Test squadron demonstrates Sniper pod capability
by Senior Airman Jason Hernandez
95th Air Base Wing Public Affairs
2/28/2007 - EDWARDS AIR FORCE BASE, Calif. (AFNEWS) -- Members of the 419th Flight Test Squadron here recently completed its initial developmental testing of the Sniper pod installed on a B-1B Lancer, designed to increase the aircraft's self-targeting capability.
The Sniper pod, manufactured by Lockheed Martin, is an advanced targeting pod with multi-sensor capability and allows the operator to positively identify targets.
Currently, the B-1B cannot positively identify targets without additional aids such as other aircraft or people on the ground, said Maj. Jacque Joffrion, the 419th FLTS B-1B flight commander and an experimental test pilot.
The positive target identification capability of the targeting pod is what enhances reconnaissance and weapon employment for the B-1B, said Maj. Joshua Lane, the 419th FLTS chief of standardization and evaluation and an experimental test weapon system officer.
"In addition, the targeting pod allows the operator to see behind the aircraft for a 360-degree sensor view," Major Lane said.
The B-1B provides a good platform for using the Sniper pod because of its unique capabilities, Major Lane said. The B-1B carries the largest and most diverse weapon payload of any U.S. aircraft and can also loiter for extended lengths of time providing a persistent presence to the battlefield.
The aircraft's combination of long loitering, positive target identification and large payload gives warfighters a unique asset to better support the war effort.
The pod was attached to the left hand chin of the aircraft using existing mounting points during testing, Major Joffrion said. The external attach points were initially designed to allow the B-1B to carry cruise missiles externally. These hard points were modified to attach the targeting pod through a pylon assembly.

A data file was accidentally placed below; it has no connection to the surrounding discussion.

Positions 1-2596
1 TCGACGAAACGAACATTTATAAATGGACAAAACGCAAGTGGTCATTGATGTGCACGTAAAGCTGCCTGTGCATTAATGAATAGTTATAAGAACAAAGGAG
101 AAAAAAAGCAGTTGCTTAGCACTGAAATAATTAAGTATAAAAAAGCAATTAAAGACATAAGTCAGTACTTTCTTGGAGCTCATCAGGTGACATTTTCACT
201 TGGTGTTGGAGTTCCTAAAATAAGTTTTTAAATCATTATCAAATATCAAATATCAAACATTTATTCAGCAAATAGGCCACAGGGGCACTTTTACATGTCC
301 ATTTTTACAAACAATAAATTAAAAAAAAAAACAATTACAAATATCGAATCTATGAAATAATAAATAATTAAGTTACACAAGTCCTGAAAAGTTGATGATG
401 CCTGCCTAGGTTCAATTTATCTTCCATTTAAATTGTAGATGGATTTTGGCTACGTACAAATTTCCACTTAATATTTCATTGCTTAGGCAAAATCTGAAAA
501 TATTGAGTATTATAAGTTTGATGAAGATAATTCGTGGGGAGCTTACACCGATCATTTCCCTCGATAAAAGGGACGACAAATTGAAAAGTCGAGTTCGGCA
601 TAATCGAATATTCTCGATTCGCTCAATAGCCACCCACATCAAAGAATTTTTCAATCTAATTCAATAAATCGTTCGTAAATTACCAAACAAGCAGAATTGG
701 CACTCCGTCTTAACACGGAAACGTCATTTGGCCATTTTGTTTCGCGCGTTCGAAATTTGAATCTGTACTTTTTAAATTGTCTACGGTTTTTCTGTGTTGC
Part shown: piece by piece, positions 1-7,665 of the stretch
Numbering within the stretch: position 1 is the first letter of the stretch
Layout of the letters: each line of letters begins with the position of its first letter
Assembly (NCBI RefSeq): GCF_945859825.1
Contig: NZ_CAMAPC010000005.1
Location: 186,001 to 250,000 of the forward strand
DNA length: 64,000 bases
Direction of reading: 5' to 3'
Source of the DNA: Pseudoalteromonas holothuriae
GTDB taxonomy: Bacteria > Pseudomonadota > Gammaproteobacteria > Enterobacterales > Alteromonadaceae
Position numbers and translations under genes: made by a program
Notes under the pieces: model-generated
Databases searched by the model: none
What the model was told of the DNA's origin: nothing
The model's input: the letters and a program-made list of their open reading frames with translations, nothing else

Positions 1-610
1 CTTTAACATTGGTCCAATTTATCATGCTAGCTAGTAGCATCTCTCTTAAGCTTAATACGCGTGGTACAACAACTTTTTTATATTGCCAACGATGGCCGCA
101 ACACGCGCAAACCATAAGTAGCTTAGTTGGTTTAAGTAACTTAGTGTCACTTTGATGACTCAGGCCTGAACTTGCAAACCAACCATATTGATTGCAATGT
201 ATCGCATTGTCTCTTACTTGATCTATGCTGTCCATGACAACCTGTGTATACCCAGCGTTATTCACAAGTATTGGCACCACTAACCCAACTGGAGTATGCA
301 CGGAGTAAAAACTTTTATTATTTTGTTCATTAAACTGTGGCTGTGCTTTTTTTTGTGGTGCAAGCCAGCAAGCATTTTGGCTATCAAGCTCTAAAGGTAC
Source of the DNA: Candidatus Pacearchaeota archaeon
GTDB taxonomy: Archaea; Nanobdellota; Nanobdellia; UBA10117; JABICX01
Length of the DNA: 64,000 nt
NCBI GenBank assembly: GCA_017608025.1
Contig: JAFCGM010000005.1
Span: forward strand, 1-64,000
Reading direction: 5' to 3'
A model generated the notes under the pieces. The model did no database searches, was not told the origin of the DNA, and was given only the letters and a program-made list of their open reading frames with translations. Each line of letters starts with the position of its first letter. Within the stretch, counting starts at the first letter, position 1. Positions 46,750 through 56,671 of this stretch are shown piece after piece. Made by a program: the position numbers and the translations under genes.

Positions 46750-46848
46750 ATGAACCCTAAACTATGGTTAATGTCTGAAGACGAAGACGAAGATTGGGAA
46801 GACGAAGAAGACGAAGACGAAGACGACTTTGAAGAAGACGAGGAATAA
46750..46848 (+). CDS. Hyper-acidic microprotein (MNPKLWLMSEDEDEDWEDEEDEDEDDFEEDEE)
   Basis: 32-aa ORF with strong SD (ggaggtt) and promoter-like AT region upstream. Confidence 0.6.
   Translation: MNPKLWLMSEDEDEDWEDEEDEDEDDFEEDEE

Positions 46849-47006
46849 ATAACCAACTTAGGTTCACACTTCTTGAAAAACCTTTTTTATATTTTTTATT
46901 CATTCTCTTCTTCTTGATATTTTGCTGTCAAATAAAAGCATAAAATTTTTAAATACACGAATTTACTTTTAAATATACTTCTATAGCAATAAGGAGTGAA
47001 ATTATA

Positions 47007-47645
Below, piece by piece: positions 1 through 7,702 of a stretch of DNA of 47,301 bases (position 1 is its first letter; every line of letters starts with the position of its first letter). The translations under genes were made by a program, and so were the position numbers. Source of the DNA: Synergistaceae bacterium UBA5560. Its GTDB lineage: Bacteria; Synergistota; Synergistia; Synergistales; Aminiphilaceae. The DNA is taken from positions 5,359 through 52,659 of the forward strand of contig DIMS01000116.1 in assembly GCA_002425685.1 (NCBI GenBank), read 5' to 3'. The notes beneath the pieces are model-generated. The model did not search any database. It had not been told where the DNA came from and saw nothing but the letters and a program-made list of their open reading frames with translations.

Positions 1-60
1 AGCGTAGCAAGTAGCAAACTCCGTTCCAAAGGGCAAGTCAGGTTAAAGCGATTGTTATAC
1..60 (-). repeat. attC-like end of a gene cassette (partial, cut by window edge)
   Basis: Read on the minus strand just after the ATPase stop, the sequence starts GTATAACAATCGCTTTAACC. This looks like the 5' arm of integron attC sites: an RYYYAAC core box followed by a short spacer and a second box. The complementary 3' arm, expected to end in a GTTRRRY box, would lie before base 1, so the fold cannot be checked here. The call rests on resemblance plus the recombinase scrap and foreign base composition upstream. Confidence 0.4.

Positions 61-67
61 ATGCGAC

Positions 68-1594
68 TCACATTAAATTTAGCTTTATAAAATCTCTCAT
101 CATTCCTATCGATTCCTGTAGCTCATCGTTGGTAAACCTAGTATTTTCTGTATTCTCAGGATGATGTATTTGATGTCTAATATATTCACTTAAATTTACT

To communicate with the Sniper pod, power and control connections must be supplied from the aircraft to the pod. The current design uses the conduit from the hard points to route the required wiring to the pod from the aircraft.
Inside the aircraft, aircrew control the pod using a hand controller and notebook computer, Major Lane said. The pod provides a video feed to the computer, while the hand controller connects to the pod through an on-board Ethernet.
Members of the 419th FLTS performed the third and final test of the Sniper pod with GBU-31 and GBU-38 Joint Direct Attack Munition drops.
"The significance of this test was to complete the demonstration of target identification and to provide post-strike bomb damage assessment," Major Lane said. "This capability is important for combat operations to provide near real-time feedback strike assessment for theater commanders. During this sortie, two initial looks of weapon separation characteristics were also tested using the guided bomb units."
419th FLTS officials must determine the aerodynamic interaction between the pod and the aircraft before the pod can be put into service on the B-1B, Major Joffrion said. Tests were completed to determine if the pod would disrupt air flow that could result in adverse weapon separation characteristics. These studies were intended to provide future data for more in-depth weapon separation tests under many more employment regimes.
"The testing was an integrated demonstration designed to provide a proof of concept pod for the B-1," Major Lane said. "The initial demonstration was very successful and shows promise for full integration onto the B-1 bomber."
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